Mentions: The ΔCBF values measured with FAIR and PET in allthe ROIs during baseline and 4 graded levels of visual stimulation arepresented in Figure 5. PET data is shown as having much higher standarddeviation than FAIR measurements, even when the GM ROIs were used. The group-averagedresults seem to provide a better indication of the CBF changes. Table 2 summarizesthe FAIR and PET ΔCBF group averages. The FAIR baseline signalvalue was obtained from the 6-minute baseline data, whereas in PET, since onlyone baseline volume was obtained, the baseline percent change was fixed at 0%.The regions of activation-induced ΔCBF in both the V1 and t-map ROIs were localized to the expected site of activation.However, as seen in Figure 6, the ΔCBF in the GM ROIs are lower, since many less thanmaximally activated voxels are likely to have been included in the mask. Inaddition, a postblurring data resolution of 14 × 14 mm2 implies thatboth GM and WM contribution can be expected in the same voxel; the GM signalintensity thus diminished in both PET and FAIR [3]. We further observed that forall ROIs, increases of FAIR ΔCBF appear to correspond well with increases invisual stimulation intensity, in agreement with previous observations [8]. This was not the case for PETdata. Finally, for the hypercapnic condition, ΔCBF in all three ROIs were similar for FAIR andPET.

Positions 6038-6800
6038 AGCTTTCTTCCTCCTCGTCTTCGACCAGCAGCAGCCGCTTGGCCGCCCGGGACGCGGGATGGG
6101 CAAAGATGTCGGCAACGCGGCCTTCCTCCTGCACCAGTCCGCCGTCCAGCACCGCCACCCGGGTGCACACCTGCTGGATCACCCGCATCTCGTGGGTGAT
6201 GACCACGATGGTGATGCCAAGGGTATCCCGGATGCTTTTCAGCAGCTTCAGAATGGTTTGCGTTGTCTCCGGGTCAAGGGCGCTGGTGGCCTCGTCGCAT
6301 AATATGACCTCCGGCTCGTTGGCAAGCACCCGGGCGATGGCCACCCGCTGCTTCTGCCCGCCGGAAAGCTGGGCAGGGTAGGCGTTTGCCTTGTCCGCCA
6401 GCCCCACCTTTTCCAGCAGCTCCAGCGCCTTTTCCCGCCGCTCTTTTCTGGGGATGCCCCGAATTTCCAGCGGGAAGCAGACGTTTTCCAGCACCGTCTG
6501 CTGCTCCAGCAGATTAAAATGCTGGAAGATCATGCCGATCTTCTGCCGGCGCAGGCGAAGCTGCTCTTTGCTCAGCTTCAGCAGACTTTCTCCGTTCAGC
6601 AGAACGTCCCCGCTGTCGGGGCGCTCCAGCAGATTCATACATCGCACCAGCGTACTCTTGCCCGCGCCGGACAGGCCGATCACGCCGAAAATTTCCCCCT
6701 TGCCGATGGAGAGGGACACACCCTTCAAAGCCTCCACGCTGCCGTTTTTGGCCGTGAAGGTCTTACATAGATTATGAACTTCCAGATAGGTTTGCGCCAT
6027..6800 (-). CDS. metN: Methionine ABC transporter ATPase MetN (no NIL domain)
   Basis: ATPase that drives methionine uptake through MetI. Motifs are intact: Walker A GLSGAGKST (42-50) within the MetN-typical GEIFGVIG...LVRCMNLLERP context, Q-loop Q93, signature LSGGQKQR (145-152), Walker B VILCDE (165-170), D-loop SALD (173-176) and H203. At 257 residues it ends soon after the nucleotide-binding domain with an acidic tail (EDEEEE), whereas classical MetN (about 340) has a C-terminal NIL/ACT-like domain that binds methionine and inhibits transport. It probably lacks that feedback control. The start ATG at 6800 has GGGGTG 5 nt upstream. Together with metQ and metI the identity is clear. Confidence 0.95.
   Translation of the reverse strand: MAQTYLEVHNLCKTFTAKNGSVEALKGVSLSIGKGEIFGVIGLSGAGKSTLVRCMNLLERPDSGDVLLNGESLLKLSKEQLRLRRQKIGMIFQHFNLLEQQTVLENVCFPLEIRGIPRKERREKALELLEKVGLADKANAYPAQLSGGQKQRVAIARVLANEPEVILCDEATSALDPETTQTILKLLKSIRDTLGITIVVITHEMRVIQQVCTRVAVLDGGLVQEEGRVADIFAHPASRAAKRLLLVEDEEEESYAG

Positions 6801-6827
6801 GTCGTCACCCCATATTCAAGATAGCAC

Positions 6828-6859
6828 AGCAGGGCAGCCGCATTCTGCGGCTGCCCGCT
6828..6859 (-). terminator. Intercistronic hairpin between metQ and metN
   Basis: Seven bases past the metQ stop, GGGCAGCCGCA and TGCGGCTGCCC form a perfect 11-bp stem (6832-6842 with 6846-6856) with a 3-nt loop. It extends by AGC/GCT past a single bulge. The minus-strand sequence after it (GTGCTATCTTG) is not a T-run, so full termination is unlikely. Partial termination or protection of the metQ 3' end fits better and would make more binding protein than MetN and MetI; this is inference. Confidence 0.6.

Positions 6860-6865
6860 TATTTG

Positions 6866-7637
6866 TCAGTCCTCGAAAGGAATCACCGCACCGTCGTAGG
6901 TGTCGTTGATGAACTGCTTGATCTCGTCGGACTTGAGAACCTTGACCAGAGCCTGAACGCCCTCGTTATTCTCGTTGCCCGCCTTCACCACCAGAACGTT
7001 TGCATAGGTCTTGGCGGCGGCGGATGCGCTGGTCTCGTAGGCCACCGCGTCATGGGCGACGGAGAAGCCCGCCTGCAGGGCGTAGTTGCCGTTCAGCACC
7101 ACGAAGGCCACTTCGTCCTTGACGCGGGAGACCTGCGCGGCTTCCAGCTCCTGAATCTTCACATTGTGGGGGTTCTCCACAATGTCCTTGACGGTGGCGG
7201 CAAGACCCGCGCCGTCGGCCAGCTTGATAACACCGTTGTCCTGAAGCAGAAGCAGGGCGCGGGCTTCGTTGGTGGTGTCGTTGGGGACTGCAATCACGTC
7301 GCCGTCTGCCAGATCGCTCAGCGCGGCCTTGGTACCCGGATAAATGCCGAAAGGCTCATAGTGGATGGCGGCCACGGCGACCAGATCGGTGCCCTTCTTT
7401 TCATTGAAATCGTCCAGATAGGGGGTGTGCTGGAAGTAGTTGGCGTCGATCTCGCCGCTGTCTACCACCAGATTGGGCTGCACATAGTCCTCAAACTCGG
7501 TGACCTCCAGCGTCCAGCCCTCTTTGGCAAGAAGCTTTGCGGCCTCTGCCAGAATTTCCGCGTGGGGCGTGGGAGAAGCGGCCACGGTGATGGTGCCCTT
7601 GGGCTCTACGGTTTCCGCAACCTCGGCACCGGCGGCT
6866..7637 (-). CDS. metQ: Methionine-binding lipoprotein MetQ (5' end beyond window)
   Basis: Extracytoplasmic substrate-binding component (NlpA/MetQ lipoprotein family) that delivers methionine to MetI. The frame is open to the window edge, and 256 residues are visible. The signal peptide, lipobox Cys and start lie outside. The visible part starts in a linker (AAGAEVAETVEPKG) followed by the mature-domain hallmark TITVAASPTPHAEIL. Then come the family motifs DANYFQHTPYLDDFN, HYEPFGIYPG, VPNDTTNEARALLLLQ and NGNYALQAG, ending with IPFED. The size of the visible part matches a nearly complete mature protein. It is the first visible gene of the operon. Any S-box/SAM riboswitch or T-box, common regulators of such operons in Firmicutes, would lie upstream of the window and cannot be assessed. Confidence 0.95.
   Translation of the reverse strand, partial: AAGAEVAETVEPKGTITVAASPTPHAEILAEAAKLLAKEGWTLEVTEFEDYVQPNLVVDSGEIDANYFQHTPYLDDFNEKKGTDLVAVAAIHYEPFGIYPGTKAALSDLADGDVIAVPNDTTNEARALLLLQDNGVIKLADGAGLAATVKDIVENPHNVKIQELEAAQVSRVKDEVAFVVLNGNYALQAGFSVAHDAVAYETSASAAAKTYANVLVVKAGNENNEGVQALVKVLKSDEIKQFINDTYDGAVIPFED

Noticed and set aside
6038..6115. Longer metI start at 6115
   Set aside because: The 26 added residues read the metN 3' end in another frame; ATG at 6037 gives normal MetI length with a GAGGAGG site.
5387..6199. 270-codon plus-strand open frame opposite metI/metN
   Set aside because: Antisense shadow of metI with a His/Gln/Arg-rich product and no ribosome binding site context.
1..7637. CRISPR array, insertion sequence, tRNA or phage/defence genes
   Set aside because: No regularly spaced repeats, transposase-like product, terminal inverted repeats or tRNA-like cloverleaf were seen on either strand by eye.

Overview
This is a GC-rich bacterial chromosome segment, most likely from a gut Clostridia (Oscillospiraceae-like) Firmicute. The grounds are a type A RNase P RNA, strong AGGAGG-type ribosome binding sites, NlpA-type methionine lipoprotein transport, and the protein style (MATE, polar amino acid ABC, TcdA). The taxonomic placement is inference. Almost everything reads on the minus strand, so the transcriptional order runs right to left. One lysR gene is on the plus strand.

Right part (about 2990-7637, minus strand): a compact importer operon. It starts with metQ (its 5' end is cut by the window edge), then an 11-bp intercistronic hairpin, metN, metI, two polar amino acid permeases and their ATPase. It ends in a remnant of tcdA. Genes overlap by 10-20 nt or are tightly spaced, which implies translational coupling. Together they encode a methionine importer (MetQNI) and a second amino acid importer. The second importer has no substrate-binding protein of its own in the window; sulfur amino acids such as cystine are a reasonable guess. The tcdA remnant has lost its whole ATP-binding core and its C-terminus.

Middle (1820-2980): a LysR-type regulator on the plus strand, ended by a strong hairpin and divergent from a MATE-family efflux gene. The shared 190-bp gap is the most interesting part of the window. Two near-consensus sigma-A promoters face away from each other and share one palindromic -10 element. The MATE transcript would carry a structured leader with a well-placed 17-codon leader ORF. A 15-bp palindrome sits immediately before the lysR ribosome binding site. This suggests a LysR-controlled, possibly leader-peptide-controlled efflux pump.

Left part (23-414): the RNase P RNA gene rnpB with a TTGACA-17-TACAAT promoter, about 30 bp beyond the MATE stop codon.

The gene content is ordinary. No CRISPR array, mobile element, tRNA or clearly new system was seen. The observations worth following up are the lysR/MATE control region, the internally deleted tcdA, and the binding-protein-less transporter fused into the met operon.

Bottom Line: The CBF changes were compared using 3 types of region-of-interest (ROI) masks.FAIR measurements of CBF changes were found to be slightly lower than those measured with PET (average DeltaCBF of 21.5 +/- 8.2% for FAIR versus 28.2 +/- 12.8% for PET at maximum stimulation intensity).Finally, a t-test comparison of the slopes of the linear fits of PET versus ASL DeltaCBF for all 3 ROI types indicated no significant difference from unity (P > .05).

View Article: PubMed Central - PubMed